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Adaptive Analysis Of The Secondary Path For Active Noise Control

Authors Ureta Staackmann, A.
Year 2012
Thesis Type Audio Engineering project
Topic Audio Signal Processing
Abstract Headphones with ANC (Active Noise Control) have at least one microphone for each side, left and right respectively, delivering information about the undesired signal to be eliminated. An anti-noise signal can be generated (with an inversion of the disturbing signal's phase) in order to inhibit as much as possible the disturbing signal. From the superposition law, it follows a cancellation of the disturbing signal by means of summation of both the latter and the anti-noise signal generated by the adaptive filter. The whole system is controlled by the LMS algorithm that will adapt the filter coefficients according to the disturbing signal and its incidence angle amongst others. This algorithm may require, depending on the structure used, different reference signals. The reference signal describing the disturbing signal can be provided by two additional external microphones, one for each side. This signal can also be estimated in case no external microphones are available. The reference error signal provided by the inner microphones is on the other hand absolutely necessary in order to have feedback about the residual noise, I.e. the remains of the disturbing signal after the noise cancellation process. These reference signals must possess the same phase (time displacement) in order for the algorithm to work properly. They must hence be delayed according to the latency of the system which is the time needed for the AD and DA conversions, respectively. Also the transmission path between the loudspeaker and the listener's ear, the so called secondary path, will vary every time the listener puts on the headphones and with it the group delay as well. Compensating the influence of the secondary path represents an- other challenge for ANC systems. Therefore it is necessary to artificially delay the reference signals corresponding to the given situation. Whereas the latency of a system does not change over time, the group delay of the secondary path may constantly vary affecting directly the system's performance. In this project, the effects of a constant changing secondary path as well as the estimation accurateness needed for it on a ANC system are to be studied. Moreover an adaptive identification method of the secondary path is to be developed. In addition to the known adaptive methods for a secondary path analysis, a new approach relying on a data base of measured secondary paths is to be implemented.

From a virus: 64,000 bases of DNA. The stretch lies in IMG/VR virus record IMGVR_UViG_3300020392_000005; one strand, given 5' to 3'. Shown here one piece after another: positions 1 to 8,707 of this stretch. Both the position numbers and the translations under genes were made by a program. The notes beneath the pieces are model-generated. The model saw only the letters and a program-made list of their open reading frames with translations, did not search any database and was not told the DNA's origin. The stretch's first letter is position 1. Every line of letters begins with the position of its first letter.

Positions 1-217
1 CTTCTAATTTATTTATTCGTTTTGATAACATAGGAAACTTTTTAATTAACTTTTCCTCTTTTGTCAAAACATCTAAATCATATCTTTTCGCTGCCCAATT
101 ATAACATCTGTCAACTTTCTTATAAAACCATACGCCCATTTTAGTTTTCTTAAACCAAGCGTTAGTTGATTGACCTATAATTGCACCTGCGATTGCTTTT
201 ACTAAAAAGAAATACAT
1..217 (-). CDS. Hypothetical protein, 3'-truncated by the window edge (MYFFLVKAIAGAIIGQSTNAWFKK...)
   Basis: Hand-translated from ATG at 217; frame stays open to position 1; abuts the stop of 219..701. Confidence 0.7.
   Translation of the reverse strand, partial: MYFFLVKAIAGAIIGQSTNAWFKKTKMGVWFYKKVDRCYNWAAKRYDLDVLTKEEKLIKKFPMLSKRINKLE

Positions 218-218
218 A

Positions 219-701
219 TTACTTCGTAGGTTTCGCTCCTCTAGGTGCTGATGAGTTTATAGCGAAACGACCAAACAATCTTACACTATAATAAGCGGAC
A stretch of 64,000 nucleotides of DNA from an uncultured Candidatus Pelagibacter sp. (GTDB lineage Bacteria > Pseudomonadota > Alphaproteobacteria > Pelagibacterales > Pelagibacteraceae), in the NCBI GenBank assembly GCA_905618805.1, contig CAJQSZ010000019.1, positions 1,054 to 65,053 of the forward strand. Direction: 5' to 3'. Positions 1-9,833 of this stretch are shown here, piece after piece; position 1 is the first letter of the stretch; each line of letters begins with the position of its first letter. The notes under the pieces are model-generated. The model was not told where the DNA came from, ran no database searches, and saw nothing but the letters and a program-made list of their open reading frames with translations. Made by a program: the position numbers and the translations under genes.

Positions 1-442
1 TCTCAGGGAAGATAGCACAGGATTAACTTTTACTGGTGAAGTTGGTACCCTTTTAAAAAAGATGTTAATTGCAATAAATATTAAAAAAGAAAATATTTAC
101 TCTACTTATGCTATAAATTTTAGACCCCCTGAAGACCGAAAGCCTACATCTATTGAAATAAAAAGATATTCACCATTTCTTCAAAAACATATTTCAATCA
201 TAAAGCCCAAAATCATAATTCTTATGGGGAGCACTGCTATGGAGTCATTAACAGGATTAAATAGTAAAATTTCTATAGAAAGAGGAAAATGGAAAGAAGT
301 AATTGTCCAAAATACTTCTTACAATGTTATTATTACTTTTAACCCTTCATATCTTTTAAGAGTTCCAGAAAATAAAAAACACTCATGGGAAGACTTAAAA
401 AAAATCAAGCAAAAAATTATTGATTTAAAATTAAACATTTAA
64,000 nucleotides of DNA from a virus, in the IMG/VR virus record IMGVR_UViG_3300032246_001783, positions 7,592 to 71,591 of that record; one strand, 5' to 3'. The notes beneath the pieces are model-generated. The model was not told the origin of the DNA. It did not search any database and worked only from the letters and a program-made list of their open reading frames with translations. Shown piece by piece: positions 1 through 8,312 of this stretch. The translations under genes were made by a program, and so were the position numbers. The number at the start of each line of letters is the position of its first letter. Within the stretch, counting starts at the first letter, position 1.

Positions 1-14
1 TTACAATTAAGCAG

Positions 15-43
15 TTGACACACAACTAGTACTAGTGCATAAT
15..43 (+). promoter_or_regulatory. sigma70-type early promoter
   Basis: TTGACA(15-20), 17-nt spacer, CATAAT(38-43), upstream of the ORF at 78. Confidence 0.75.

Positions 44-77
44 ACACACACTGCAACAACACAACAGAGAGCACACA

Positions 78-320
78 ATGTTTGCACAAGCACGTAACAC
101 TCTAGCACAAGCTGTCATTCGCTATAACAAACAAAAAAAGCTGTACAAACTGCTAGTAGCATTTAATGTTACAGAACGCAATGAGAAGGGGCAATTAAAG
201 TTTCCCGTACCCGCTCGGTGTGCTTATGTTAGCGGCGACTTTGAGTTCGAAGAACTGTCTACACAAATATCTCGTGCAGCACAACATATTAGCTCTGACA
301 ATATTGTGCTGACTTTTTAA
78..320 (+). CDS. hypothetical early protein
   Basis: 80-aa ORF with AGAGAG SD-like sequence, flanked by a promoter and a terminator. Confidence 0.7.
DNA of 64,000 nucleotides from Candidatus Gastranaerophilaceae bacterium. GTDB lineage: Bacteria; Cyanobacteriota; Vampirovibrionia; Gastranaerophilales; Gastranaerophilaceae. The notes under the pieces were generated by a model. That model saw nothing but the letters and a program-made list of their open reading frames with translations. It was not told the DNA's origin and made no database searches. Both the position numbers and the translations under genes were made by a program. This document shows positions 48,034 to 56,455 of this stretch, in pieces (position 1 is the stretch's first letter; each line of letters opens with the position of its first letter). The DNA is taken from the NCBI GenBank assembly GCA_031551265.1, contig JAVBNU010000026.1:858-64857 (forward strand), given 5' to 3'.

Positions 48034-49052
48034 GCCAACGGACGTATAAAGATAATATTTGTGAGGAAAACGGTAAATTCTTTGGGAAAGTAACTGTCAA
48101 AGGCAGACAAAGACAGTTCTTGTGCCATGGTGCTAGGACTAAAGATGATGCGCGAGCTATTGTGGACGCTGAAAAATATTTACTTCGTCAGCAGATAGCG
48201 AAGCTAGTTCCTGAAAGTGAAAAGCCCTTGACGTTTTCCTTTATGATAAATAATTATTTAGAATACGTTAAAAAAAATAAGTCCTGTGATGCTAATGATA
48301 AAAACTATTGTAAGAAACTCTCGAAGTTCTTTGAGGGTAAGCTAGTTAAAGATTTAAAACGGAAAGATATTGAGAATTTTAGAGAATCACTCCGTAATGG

Supervisors Flock, M.